Manga-ka: Akira Ishida
Publisher: Yen Press
Rating: Older Teen (16+)
Release Date: January 2010
Synopsis: “Average schoolgirl Nanami’s life is now anything but average! Having learned she’s the descendent of a powerful demon princess and gained herself three demonic minions – Tsurugi, Kusabi, and Mori – the poor girl has no time to let it all sink in… because she still has to go to class! And as if that’s not bad enough, Tomotaka, the demon slayer who wanted Nanami’s head on a silver platter when they first met, no longer sees Nanami as a demon to slay; now she’s the bait to lure in other demons!”
Leaping into the second volume for my first exposure to the franchise, I encountered a fairly standard manga representative of current trends in Japan, though not one without its charms. OniNagi stands solidly in the realm of myth-based manga, playing with the concept of the Oni to give us yet another demon slaying manga, but mixing things up slightly by making the protagonist a demon of sorts herself.
Nanami herself is kind of bland initially, but she grows on you. The story brings in the cliché of dual personalities, to allow both a cutesy Nanami to appeal to fans, and a Nanami who can kick butt. It’s played fairly well, and the atmosphere of darkness and betrayal help to make it more interesting, but does seem just a tad Mary Sue at first. Having three bishonen protectors didn’t help. Still, I was intrigued when Nanami used the demonic powers with her own personality after a tragic moment, and the events of this volume leave her in a place where she must bear most of the responsibility herself, deftly chucking aside the Mary Sue trappings for something a bit more life threatening.
After a major betrayal, Nanami, Tomotaka and the others find themselves facing demons who have come to claim her powers. We get some inventive visuals with this, and find out more about the actions of the demon slayers in the past that have lead to some of the current conflicts. I enjoyed the grey morality OniNagi plays with throughout, as antagonists explain their motives and pasts. The particular trap the heroes fall into made me suspect the artist was looking for an excuse not to have to bother with backgrounds for a few chapters though. Akira Ishida is good at balancing it out with some strong figure work though, but I’m curious if we’ll see more detailed art in future volumes.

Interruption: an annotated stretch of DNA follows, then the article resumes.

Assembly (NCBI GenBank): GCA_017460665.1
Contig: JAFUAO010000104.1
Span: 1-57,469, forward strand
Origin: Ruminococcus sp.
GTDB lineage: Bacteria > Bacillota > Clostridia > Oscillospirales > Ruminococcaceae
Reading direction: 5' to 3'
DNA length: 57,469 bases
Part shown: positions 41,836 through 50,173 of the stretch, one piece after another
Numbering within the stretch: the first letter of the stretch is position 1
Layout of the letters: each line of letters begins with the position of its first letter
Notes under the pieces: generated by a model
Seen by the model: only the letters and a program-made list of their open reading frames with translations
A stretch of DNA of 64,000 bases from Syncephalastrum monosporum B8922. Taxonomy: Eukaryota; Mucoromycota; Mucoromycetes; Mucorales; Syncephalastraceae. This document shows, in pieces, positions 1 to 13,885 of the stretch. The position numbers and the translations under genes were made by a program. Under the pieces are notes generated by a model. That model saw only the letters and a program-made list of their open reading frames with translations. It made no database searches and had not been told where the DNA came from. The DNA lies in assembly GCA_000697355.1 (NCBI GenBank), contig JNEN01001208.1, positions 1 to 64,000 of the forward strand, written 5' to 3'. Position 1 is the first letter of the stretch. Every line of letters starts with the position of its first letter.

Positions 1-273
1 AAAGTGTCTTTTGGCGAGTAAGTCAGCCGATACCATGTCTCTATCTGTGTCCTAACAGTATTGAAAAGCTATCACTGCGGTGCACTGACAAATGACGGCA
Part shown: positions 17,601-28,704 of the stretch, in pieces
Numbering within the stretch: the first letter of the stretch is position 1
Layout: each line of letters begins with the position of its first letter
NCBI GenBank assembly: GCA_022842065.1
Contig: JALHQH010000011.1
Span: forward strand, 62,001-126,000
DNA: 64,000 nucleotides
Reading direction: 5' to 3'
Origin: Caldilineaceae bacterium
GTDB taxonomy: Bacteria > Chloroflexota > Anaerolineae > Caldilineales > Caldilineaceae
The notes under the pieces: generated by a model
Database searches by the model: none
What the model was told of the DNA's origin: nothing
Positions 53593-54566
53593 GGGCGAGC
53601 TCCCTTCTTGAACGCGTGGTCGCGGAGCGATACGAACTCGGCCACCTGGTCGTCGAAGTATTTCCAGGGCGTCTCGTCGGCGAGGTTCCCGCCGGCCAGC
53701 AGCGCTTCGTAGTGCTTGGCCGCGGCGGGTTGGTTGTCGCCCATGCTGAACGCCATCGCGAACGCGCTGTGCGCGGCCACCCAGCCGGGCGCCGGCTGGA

The older teen rating is warranted, as some scenes venture past shonen manga norms and into otaku manga tropes. Yes, the dreaded tentacles cliche makes a PG-13 appearance as it does in many manga involving ladies fighting demons, which leads to some slightly sketchier than expected fan service. This moment is short-lived, though some humour is taken in Tomotaka announcing morbidly “Oh, that kind of demon….”, almost as if the artist were as bored of the trope as Tomotaka, and likely some readers were as well. Add in some horrific consequences for the demon protectors due to their group conflict, and you have a fair amount of violence. Still, the bulk of the work is entertaining enough, and I appreciated how quickly the plot moved as Nanami faces major changes and that the villains operate more openly than in most shadowy conspiracies in manga.
The solid if tone-heavy artwork helps the work out a fair bit. Character designs venture a little outside the standard anime-friendly box, and the designs of the demon-puppet protectors and Nanami herself are fairly representative of their otherworldly nature. The sketchier inking style works well for the demonic battles and dark scenery, reminding me of the very entertaining demon fighting manga Togari. In addition to this, Ishida doesn’t shy away from blood, so in a rare move you see characters whose injuries don’t fade by the next chapter. It all leads to a very consistent look, that brings the quality up a little beyond the more traditional trappings, complimenting the plots occasionally original moves.
In place of a bonus comic, we are given concept art, which shows some of Ishida’s skills well, and a brief section of translation notes. Readers will also be pleased to note that this series uses the thicker paper used on Yen Plus titles, and includes a stylish colour insert of the three guardians, though the reverse side is a repurposed version of the cover art.
OniNagi is something I would mildly recommend. It is a serviceable manga, but in this volume didn’t really do much to place itself above the rest of the pack. Still, I found myself reasonably entertained, and being able to comfortably jump in mid-series shows that Ishida’s done a good job with characterization and at keeping the storytelling clear and open. It’s not particularly unique, but is something that would appeal to most fans, and I did like that it opted for some mean spirited choices that cause the heroine to grow up a little this early in the series. Hopefully it’s a sign that future volumes will have more diverse material to offer that will continue to shake things up and grow Ishida’s creative voice, as there were a few surprises in the story that give me good expectations for future volumes.